|The Metropolitan Beaches Commission at the State House|
On January 30th, Save the Harbor/Save the Bay’s staff and interns were on hand to witness policy in action at the Massachusetts State House for the meeting of the The Metropolitan Beaches Commission (MBC). This Commission collaborates with the state legislature to recommend improvements for our urban beaches and works with the Department of Conservation and Recreation (DCR) on many beach conservation projects.
A recent budget cut for DCR has called into question the future of the beach conservation projects by the DCR as well as the programs held by Save the Harbor/Save the Bay on our urban beaches.
Over the years since the Commission was formed, its members have been able to see the improvements made with DCR take shape in the communities. Senator McGee, Co-Chair of the MBC, recalled the algae problem in Nahant. The smell of the algae became so unbearable that it actually deterred people from visiting the beach. Through the DCR’s hard work, the algae was removed and people were able to enjoy the beach again. DCR was also able to provide better landscaping, increased staffing, and facility updates that made the beach even more enjoyable.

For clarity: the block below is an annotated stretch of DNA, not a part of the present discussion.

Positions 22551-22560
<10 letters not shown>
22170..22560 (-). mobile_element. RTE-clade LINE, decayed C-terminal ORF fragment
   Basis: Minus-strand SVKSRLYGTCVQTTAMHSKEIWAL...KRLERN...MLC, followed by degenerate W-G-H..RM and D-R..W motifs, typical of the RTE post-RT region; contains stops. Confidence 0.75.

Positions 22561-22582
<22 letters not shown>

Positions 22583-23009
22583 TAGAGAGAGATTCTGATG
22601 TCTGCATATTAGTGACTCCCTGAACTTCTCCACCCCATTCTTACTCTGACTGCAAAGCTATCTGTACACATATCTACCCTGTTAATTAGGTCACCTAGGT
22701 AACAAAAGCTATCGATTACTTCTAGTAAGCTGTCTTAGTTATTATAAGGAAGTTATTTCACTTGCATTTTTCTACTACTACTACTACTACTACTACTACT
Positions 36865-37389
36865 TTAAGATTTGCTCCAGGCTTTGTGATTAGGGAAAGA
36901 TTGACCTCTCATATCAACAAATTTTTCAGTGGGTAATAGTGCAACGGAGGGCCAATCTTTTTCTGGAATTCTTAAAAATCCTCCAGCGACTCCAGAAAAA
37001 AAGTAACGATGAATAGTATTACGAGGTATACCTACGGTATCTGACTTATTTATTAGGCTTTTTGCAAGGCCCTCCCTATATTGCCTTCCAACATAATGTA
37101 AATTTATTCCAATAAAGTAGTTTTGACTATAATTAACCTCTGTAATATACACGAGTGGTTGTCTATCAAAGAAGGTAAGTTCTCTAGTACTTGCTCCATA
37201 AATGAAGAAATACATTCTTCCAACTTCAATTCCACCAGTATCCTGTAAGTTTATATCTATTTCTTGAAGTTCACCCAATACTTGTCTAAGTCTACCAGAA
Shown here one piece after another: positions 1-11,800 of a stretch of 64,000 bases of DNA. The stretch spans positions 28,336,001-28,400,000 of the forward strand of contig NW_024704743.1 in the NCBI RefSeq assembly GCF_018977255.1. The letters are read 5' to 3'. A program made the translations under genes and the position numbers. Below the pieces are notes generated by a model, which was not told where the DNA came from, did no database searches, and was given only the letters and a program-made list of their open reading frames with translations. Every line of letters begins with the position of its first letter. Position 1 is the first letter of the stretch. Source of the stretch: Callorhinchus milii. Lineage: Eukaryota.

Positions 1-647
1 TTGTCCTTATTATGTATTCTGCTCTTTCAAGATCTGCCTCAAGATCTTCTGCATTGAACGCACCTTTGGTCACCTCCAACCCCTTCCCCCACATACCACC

Along with the potential for algae problems to make for an unpleasant beach day, the decreased budget may force DCR to reduce staffing and cut maintenance projects that could improve the beaches as a whole. A decrease in budget means that the funding for Save the Harbor/Save the Bay’s Better Beaches Program has been decimated as well. These programs are not only a great opportunity for children and families in nearby communities to take advantage of Boston’s great beach resources, but they also showcase these urban beaches.
Representative RoseLee Vincent, Co-Chair of the Commission, said, “it’s a shame we’ve come so far and now we seem to be going backwards,” noting that Revere Beach is lacking in the cleanliness and staffing that it once had. The Commissioners’ shared goal has always been the improvement of Boston’s beaches for both their recreational and their environmental values. Our metropolitan beaches are an important resource, and as some of the cleanest urban beaches in the country, they are truly beaches we can be proud of. With the recent budget cuts it is unclear whether we will be able to maintain the beach quality that we have seen, but the MBC will continue to work to make this possible.
Soon, the MBC will hold a hearing and work to publicize what this budget cut means to the future of the beaches and how it will affect the quality of life for the thousands that call these beaches home. This hearing will gather supporters to advocate for the importance of restoring the budget in maintaining and improving the quality of our urban beaches.
Click here to read more about the MBC and learn more about what the Commission has done with the help of DCR to improve our beaches in their 2014 report, Waves of Change. For even more updates, like Save the Harbor/Save the Bay on Facebook!